Older blog entries for bagder (starting at number 174)

1 Aug 2003 (updated 1 Aug 2003 at 10:03 UTC) »

The well known tool GNU wget seems to have been left orphaned since the last year or so.

It is an interesting project to watch. How long can a well-known, well-used project be left to dry without anyone forking the source base and starting to improve it in a separate source tree?

People still mail in odd patches and bug reports to the mailing list, but there's no one with CVS access around.

The latest mail posted to the wget mailing list by the maintainer, Hrvoje Niksic, was posted back in December 2002.

Anyone out there interested in a 'HTTP authentication' library? Possibly only for NTLM, but I would imagine that it could do Digest and GSS-Negotiate too as they're not that simple to implement (at least it takes a lot of reading and testing).

A few weeks ago I added Digest authentication support to libcurl, Daniel Kouril added GSS-Negotiate authentication and then I challanged the programmer gods and added NTLM authentication too.

Now, there's a few other HTTP-oriented open source tools out there that I believe also would like to have these authentication methods supported. Why not gather a crowd and see if we can work up an API and then we could move the now written code to use that, and I could make the auth stuff available for others as well... (the libcurl source code is MIT licensed and thus not restricted to GPL, non-GPL, BSD or non-BSD projects)

It would also make the code better, as we all would strive on improving this.

If you think this is a good idea, well, mail me.

25 Mar 2003 (updated 25 Mar 2003 at 16:21 UTC) »

This is supposedly some kind of an open source/free software community. Yet 75% of the members claim to be involved in no projects at all, with another 10% involved in only one project...

I do get mildly annoyed by the fact that with the recent Redhat betas of 8.1 or 9 or whatever they'll end up calling it, curl fails to build with OpenSSL. Again, Redhat steps forward and causes havok.

This is because they've decided that we should all use 'pkg-config --cflags openssl' to figure out that we need the include path setup to point out the kereberos headers in order to be able to successfully include <openssl/ssl.h>...


Today my 'postmaster' got mail from "spamcop.net". He was utterly confused and mailed me and asked why he got this weird mail...

It turned out that spamcop.net is a blatantly stupid complain-to-the-spammers system, which tracks down the origins of URLs in "spams" and mails the postmasters of the supposedly offending spammer sites.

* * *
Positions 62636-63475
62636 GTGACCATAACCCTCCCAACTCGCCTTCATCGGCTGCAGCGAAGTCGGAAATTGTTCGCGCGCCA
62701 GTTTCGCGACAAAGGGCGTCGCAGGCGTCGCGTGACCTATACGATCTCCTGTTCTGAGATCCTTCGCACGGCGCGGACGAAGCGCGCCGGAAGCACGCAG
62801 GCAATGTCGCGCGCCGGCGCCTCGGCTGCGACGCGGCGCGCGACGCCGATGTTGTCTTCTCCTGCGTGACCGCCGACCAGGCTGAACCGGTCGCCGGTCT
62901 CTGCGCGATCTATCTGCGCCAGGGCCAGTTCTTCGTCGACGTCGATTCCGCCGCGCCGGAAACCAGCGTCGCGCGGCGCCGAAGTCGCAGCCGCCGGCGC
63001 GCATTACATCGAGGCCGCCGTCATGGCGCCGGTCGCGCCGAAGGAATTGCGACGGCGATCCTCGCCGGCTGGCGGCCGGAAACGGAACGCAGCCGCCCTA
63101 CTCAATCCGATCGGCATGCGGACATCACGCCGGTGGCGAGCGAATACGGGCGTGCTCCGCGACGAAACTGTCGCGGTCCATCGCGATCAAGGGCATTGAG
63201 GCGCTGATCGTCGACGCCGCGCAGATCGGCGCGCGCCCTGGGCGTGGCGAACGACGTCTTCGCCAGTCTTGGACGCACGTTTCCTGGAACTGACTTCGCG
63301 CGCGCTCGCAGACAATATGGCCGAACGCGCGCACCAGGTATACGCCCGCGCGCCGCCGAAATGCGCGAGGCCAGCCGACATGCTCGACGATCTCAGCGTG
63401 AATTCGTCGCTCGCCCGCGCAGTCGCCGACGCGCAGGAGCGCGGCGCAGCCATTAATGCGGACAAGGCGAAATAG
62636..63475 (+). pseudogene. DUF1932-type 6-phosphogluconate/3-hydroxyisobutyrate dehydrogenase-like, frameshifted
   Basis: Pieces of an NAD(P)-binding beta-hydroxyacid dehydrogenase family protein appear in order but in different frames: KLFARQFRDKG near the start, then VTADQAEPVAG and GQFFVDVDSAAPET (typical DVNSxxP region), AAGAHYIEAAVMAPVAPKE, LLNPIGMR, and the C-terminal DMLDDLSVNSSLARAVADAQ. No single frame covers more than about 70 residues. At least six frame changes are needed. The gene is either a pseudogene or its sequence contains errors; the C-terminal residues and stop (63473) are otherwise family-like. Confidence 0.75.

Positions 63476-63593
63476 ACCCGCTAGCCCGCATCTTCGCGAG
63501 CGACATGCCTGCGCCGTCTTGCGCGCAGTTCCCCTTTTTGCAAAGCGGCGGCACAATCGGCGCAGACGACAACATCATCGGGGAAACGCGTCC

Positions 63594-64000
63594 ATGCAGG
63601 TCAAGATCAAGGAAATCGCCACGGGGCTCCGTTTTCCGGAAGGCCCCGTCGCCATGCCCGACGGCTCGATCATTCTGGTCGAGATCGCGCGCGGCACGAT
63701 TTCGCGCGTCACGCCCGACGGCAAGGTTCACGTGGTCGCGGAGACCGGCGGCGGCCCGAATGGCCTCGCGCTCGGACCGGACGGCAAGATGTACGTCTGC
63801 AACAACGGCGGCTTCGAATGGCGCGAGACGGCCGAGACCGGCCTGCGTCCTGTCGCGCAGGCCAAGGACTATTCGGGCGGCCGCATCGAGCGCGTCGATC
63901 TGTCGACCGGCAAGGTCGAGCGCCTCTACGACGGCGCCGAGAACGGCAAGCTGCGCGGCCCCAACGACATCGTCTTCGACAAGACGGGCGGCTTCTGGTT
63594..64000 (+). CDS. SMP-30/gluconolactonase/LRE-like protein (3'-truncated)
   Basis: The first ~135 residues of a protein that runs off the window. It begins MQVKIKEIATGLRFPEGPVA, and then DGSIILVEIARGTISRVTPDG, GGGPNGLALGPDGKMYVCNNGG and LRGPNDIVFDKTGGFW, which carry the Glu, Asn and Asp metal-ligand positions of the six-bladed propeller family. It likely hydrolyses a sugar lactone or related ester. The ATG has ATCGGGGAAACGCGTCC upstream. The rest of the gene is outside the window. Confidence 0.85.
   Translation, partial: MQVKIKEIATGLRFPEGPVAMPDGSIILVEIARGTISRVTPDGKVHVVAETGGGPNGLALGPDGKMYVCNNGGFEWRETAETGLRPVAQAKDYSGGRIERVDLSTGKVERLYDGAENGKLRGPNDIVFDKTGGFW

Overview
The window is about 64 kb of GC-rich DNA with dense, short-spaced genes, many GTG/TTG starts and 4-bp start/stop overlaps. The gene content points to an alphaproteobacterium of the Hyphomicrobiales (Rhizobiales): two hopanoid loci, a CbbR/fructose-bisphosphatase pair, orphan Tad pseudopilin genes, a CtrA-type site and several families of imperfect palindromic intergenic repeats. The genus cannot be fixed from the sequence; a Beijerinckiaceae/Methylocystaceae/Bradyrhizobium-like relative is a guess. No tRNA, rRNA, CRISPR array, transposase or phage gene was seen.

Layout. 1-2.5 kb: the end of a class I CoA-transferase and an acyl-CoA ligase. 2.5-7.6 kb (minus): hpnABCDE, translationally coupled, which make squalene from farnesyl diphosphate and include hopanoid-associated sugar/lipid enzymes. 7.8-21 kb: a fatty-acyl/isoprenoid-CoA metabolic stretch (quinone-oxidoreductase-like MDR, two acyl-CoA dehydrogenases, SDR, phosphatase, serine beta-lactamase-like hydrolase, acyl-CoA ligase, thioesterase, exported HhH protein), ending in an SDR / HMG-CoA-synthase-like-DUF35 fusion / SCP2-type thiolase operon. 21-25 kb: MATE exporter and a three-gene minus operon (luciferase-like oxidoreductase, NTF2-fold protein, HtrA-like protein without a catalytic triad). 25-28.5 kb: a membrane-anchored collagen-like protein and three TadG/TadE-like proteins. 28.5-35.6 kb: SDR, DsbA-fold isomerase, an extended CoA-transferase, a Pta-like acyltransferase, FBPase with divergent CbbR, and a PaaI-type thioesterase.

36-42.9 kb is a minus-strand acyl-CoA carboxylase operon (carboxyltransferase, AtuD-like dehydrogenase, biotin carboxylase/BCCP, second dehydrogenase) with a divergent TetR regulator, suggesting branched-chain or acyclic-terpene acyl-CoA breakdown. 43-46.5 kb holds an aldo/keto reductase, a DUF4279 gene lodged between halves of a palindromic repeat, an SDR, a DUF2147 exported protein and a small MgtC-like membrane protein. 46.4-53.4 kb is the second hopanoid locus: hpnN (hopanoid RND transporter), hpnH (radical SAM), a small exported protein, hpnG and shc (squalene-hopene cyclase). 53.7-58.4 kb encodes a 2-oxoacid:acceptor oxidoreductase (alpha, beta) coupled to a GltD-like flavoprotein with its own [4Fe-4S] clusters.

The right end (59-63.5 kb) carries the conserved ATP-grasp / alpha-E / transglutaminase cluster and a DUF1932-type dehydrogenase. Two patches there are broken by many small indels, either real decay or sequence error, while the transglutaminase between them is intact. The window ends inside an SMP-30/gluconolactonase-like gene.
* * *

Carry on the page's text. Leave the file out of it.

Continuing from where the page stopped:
Now, the "spam" in this case was a mail in which someone described his travel by train in Peru, and there he added a URL to my page with a few pictures from the city of Aguas Calientes near Machu Picchu:


So, I'm an alleged spammer because I keep a page that one person liked to much he mailed a bunch of people pointing it out.

Well, I figure someone pulled some strings to make this happen and someone can of course have made a perfectly normal human error here, but it sure ended up very strange in my side of the world..

Now, let's get the cURL release complete and away. Stay tuned friends, it'll soon pop up in your freshmeat-syndicated box of recent announcements.

So McAfee apparently makes an anti-virus program called Virex, that is using libcURL, and it graciously mention me in the about window.

This has had the minor side-effect that users of Virex find my email address there and mail me for requests and questions regarding Virex.

I hadn't even heard of it when the first mails started to show up in my mailbox this weekend...! ;-)

This is actually one of the more pleasent kinds of problems, at least if it doesn't grow out of proportions.

jhermann, I can only agree with your sentiments on the sourceforge public CVS server status as of lately. It seems it is more dead than alive these days... :-/

Just wanted to mention that Denise is still alive, and that I've started working on it again after it having been idle for a couple of months.

It does work somewhat rudimentary already and I hope to get the example program to build and run fine with asynch one name => ipv4 resolve this week.

I will need help from people to get DNS server information on various platforms, to be able to make a decent gethostbyname() (etc) clone.

I like the fact they went with trio in Glib.

glibc 2.2.93 is the one used in Redhat 8.0

When we use that and call gethostbyname_r() with a too small buffer, it no longer returns ERANGE. It now returns EAGAIN!!!

But, older versions (like the ones in redhat 6.0 or 7.3) of glibc obviously sometimes returns EAGAIN when the lookup fails due to normal resolve failures.

So, what the heck shall I check for when I want to know if I need to enlarge the buffer or if the name just doesn't resolve?


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